Education

Backgrounder: Behind the Recent Events at NIT Srinagar

Triggered by a cricket match, the controversy at NIT Srinagar has escalated after allegations of police brutality against students.

CRPF forces outside NIT Srinagar. Credit: PTI

CRPF forces outside NIT Srinagar. Credit: PTI

The National Institute of Technology, Srinagar has been the latest in a line of educational institutions in the news for campus unrest recently. Like in other cases, that of Hyderabad Central University for instance, alleged police brutality on students has brought the issue to the forefront.

NIT Srinagar gets a large number of students from across the country; a big majority of them are not from the Kashmir valley but from Jammu and other parts of the country. The faculty, on the other hand, is mostly local, though there are also teachers from elsewhere in India.

Background

The recent controversy began on campus on March 31, when India lost the semi-finals to West Indies in the T20 cricket world cup. According to reports, some Kashmiri students celebrated India’s loss and burst firecrackers, upsetting students from other parts of the country. A clash then broke out between two groups of students, in which some were injured. There were also allegations of two Kashmiri day-scholar students and a delivery boy being beaten up by the non-local students for not chanting ‘Bharat mata ki jai’, though these allegations have been repeatedly denied by the non-locals.

Some Kashmiri students have also alleged that the problem started earlier, when Pakistan failed to make it to the final stages of the competition. According to them, other students taunted the Kashmiris on Pakistan’s loss.

On April 1, tensions were still high on campus. Hundreds of non-local students gathered in a protest, chanting slogans of ‘Bharat mata ki jai’, ‘Hindustan zindabad’ and ‘Pakistan murdabad’, waving the national flag and trying to hoist it at the university’s administrative block; Kashmiri students responded with ‘hum kya chahte azadi’ (we want freedom). The administration suspended classes for a few days, until the situation “calmed down”.

Police brutality

Classes were meant to officially resume on April 4, but non-local students boycotted them. There was heavy police and CRPF presence on campus. On April 5 evening, a group of engineering students took out a protest march. According to the police, the students tried to leave the campus premises, which they saw as dangerous. They have also referred to a video of students pelting stones at a car. However, students have said it was the police who started the violence, seizing the flag they were carrying and beating up students. A video of a group of policemen attacking a single student with lathis has also been released, and students have alleged that police barged into their hostel rooms and hit them.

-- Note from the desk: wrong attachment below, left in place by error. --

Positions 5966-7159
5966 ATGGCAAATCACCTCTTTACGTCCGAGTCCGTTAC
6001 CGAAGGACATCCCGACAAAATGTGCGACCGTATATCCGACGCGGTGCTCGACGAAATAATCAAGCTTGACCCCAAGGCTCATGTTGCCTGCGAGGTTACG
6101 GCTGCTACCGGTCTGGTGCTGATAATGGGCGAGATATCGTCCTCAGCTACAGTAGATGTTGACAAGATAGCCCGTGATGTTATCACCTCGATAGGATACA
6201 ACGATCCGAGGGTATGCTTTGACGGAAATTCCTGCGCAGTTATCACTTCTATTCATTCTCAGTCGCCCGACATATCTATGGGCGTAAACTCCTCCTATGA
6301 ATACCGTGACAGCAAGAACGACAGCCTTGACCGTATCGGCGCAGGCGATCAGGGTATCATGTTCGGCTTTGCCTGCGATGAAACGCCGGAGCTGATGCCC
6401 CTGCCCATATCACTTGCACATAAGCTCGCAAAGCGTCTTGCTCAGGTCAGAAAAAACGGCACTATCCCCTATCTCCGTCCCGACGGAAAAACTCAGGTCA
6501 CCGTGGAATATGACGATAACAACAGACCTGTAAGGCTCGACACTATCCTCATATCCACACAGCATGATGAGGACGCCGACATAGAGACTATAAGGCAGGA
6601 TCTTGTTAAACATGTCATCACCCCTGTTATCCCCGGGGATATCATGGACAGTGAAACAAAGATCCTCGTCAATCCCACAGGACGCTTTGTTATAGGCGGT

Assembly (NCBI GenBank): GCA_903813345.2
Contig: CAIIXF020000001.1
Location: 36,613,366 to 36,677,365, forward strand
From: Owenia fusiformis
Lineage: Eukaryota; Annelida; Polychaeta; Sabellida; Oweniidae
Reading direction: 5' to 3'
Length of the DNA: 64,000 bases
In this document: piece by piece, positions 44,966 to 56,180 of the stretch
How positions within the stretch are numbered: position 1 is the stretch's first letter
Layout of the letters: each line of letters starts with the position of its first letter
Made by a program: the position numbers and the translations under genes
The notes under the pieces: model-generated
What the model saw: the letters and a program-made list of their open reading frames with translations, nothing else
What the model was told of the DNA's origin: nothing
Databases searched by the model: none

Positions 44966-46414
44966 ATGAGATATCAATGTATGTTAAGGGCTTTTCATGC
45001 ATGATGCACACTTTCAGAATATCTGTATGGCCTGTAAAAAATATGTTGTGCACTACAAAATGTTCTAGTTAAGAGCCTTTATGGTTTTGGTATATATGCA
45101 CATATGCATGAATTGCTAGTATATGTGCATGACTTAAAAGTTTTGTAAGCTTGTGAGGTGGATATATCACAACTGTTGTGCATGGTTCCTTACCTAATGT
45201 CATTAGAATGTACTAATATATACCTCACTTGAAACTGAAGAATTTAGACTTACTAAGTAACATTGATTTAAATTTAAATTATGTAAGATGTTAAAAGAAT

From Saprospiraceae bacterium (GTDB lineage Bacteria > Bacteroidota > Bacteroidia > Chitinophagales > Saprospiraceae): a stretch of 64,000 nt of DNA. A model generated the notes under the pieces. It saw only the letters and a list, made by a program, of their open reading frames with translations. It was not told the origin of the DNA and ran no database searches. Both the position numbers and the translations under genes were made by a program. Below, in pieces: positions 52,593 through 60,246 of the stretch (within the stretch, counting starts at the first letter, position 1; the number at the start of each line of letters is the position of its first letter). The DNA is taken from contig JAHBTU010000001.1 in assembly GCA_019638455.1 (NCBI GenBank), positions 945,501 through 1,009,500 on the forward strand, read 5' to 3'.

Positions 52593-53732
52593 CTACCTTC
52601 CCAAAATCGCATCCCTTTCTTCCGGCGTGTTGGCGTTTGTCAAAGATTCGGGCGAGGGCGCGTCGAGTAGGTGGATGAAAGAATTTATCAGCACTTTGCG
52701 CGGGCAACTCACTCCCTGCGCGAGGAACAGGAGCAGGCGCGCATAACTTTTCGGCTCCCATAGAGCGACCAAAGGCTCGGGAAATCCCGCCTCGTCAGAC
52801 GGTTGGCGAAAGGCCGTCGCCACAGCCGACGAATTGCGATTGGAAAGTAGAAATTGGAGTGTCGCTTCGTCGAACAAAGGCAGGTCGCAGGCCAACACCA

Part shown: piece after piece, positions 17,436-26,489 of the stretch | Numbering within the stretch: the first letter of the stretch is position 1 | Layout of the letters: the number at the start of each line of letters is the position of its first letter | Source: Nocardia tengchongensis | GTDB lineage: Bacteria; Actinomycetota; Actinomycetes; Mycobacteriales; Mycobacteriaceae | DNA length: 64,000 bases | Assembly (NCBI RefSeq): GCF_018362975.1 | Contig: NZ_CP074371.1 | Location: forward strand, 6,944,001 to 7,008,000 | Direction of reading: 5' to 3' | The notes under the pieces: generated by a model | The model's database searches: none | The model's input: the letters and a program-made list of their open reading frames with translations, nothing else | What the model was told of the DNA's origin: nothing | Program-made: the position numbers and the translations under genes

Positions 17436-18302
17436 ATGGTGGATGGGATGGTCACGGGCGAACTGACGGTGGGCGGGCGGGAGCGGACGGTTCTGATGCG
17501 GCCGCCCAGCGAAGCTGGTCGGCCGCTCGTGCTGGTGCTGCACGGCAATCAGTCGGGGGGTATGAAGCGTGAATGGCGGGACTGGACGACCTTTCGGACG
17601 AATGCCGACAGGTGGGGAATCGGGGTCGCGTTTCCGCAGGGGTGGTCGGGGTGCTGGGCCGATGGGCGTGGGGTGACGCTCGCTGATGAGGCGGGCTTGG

Students allege ‘threats’; make demands to MHRD

Non-local students have reported that they do not feel safe on their campus, especially after the police brutality. They have also alleged threats from their Kashmiri counterparts as well as faculty members, including female students saying that they have been threatened by some of the Kashmiri students with rape. Other non-local students have said they are afraid to speak out openly, fearing persecution from the administration and faculty.

One group of female students has also released a video asking that this not be made into a communal or political issue, and that their struggle is not against the locals. They are fighting against the college administration and police action on campus, the girls in the video say.

A group of officials from the ministry of human resource development visited the NIT campus, and protesting students put forth their demands. They want to be moved to other NITs in the country, the Srinagar NIT moved (preferably to Jammu), and action on both the alleged police brutality and administration and faculty members who are said to have threatened students. Reports even have non-local students saying that “This is not India.”

The institute’s gates have been closed to anyone without NIT ID cards, to the extent that relatives and parents of students have also not been allowed in. The media has also not been allowed to report from the campus premises.

Latest developments

On April 7, the NIT administration issued a circular saying that students could leave the campus and return home if they wanted to. Since it is now exam period, those choosing to leave will be allowed to give their exams later, it said.

Meanwhile, protesting students continued their strike and hoisted the national flag on campus with help from the CRPF.

Student organisations from across the country, including AISA and ABVP, have condemned the alleged police brutality on the NIT campus. Speaking to The Wire, JNU students’ union general secretary Rama Naga said that universities across the country have been turned into “cantonments”. “This is what we need to come together on,” he said. “Students are not being allowed to speak their minds, like it happened in JNU and HCU. This entire issue started because of a cricket match, and it has been blown out of proportion because of the way it has been handled, including all the CRPF and police presence. A campus should be allowed to remain a campus.”